At the end of my trip to Texas I realized despite being so many miles apart Texas has a few similarities to Alaska mixed in with a bunch of direct opposites. Yes, they are the two biggest states in the United States and while Alaska is the most northern state in the U. S., Texas is one of the most southern states. They both have oil fields including off shore oil producing platforms. Texas generally is known for its hot humid weather while Alaska is known for its cool to arctic weather. It is interesting to note that while we were there a “Blue Norther” came through one night and we just about believed we were back in Alaska. Texas has spiders, snakes, and turtles while Alaska seems to be content just getting along with spiders. Texas has more people in one city then Alaska has in the whole state despite being twice as big as Texas.
I found several similarities in the people of Texas to the people of Alaska that I found very interesting. Texans are a very proud people and take great pride in being a Texan and the fact that they live in Texas. Alaskans also are a very proud and independent people who also are proud of the fact that they live in Alaska. Neither Texans nor Alaskans like to be told what to do when it comes to hunting or fishing management issues especially if the decision comes from outside of the state boundaries.
A few days before my trip ended I was fishing in the Gulf of Mexico at Freeport and once again my fishing partner was Richard Wagner. We were using live shrimp for bait and every time I felt a tug on my pole it was the opportunity for me to see a fish I have never even seen before let alone catch. It was cold there that night and Richard brought me a sweatshirt that was my wife’s which I really needed to keep warm despite having on a winter jacket already. Instantly I thought about my readers in Alaska and what they would be thinking seeing ol’ Perkovich all bundled up in Texas fishing and even wearing women’s clothes! Hey now guys, that really isn’t women’s clothes it is just a sweatshirt. What are those almost preformed pocket like things in the front of the sweatshirt you ask? Places to put my fishing line, bobbers, and even a couple pairs of gloves after all it is unused space! Never mind! I watched Richard catch a very hard fighting 25-inch red fish (member of the drum family) that are targeted by fishermen for their fighting ability as well as being delicious on the table. This was the biggest red fish my fishing partner has ever caught and each time the fish made a run close to shore the excitement mounted till finally I scooped him up in the landing net. I also caught several Sheephead which really fought, in fact I described setting the hook on one of these fish like snagging a cement block, a slight pause then these powerful fish start peeling out line.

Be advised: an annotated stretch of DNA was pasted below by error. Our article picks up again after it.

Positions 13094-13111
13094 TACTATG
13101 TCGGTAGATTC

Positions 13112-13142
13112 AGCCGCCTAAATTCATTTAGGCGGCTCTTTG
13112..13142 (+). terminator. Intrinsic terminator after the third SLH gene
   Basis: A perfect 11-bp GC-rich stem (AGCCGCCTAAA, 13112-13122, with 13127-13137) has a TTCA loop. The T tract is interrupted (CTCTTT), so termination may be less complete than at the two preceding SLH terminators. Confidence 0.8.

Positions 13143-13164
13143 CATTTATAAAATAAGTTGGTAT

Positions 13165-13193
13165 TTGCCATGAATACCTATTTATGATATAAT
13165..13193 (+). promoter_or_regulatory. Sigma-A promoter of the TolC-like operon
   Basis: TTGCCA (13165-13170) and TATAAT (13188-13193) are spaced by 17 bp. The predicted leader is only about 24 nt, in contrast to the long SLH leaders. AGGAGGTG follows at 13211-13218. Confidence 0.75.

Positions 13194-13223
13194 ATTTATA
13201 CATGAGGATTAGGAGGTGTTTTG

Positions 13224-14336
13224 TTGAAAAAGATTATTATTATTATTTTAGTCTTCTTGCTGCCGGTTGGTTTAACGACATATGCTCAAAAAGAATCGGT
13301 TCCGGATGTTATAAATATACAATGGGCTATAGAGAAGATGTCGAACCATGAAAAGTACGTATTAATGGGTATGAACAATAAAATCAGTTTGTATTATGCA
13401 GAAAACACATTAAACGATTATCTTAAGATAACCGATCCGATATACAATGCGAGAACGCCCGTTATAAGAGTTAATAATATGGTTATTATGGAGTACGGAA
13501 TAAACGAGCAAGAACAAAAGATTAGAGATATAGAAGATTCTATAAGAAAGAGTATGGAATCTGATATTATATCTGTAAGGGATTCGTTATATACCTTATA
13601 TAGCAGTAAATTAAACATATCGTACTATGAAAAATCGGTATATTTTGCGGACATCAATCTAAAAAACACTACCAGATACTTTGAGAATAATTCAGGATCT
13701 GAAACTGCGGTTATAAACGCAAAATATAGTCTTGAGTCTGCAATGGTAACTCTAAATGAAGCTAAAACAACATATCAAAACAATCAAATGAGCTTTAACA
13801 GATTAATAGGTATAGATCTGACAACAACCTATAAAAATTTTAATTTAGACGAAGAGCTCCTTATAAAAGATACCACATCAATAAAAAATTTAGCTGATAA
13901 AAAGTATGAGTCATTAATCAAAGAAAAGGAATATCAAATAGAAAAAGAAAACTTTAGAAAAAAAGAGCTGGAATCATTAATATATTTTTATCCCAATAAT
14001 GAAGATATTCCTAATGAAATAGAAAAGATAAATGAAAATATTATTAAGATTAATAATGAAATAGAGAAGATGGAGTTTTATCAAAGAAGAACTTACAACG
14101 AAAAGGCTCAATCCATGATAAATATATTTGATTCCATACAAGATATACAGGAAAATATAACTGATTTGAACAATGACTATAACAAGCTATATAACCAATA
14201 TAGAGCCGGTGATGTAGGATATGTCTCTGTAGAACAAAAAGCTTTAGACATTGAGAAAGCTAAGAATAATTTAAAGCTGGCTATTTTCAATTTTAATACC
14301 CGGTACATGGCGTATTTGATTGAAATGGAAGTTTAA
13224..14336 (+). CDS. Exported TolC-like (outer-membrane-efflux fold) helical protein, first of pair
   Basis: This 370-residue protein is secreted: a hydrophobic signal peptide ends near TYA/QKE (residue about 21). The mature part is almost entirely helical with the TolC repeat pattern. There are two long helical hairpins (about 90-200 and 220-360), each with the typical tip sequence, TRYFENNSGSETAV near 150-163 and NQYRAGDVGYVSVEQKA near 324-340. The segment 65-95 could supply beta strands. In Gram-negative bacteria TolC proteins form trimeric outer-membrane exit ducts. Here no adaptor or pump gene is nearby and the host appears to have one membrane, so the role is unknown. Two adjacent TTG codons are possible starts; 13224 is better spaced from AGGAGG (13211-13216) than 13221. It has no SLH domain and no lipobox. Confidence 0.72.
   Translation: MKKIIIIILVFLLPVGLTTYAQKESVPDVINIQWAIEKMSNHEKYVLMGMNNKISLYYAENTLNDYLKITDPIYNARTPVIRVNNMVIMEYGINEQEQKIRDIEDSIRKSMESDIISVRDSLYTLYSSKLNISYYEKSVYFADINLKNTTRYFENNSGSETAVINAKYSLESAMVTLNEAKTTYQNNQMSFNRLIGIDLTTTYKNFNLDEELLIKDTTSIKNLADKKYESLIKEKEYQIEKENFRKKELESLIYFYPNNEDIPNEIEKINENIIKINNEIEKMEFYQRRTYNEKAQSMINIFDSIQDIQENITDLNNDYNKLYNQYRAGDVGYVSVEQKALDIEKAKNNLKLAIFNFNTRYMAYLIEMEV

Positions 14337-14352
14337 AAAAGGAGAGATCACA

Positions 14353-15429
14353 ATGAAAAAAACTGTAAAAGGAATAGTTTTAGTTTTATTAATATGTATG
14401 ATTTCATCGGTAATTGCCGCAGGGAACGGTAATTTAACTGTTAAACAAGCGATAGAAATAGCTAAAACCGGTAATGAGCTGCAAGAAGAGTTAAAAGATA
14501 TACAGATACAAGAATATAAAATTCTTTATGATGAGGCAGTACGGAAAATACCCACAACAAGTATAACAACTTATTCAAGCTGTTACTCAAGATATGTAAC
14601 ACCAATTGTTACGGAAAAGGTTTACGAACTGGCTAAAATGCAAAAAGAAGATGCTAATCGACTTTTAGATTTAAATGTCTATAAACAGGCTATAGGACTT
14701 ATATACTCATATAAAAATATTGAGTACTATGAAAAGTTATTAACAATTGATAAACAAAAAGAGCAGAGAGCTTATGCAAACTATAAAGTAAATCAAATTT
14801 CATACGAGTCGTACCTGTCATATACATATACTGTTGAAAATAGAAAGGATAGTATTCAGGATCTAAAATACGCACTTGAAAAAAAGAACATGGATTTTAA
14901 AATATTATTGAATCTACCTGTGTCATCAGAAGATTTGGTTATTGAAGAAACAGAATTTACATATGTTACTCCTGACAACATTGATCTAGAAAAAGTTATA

Another comparison would be catching a crappie pumped up on steroids. Long needle like spines protrude out past the top fin of these zebra colored fish and even more dangerous are the really nasty looking teeth on these fish. One glance and you’re quickly convinced that you need to have a pair of pliers to remove the hook. Another good fish to eat, however the skin on these fish is so tough it might be easier filleting out the side wall on your car tire! I also was lucky enough to catch a 25-inch red fish that gave me a tremendous fight before I steered him into my net. I also caught three whitings that did not fight as much as the sheephead or red fish but fun to catch anyway. I caught a couple flounders but they were small so I put them back. I also caught two stingrays, one that was too big for my net and tangled into my other pole. Since we didn’t have a gaff either I felt relieved when he finally got impatient with me trying to figure out how I was going to get him lifted over the three foot wall on the dike and broke my line. The other smaller one I got in the net and was happy when he was dumped back in the water.
I also caught a snake! Yes a snake, a long skinny snake! Don’t let them Texans tell you it was an eel either, I think the word eel came from some gal seeing one of these snakes and screaming EEK and was misunderstood and they thought she said eel. My theory is if it is over 10 inches long it is a snake, if it is less than 10 inches long it is a worm! This snake was over 20 inches long, brown, and about as big around as a cigar with a frill like fin running up the top of his back nearly the whole length of his body. Maybe this fin was on the bottom I really did not look at him very much as he was plenty mad at me when I grabbed him with my fishing pliers. I was fishing alone at the time when I caught him so I put him in the cooler with the fish so that the Texans couldn’t say “Ya right you caught a snake!” Well then what did my fishing partner do when he came back? He grabbed the eek with my fishing pliers and tossed him back in the ocean while mumbling something about an eel! No evidence, no snake pictures, no nothing just the soft splash of my eek hitting the water and then he was gone. Go ahead and laugh, I would like to see you try and get one of these eeks in your landing net? Fishing in Texas was a great experience for me and one I will never forget, but I do prefer Alaska. A very special thank you to Richard Wagner for making it all possible and being a great fishing partner even if he did throw away the eek! See you next week!
Peninsula Clarion © 2016. All Rights Reserved. | Contact Us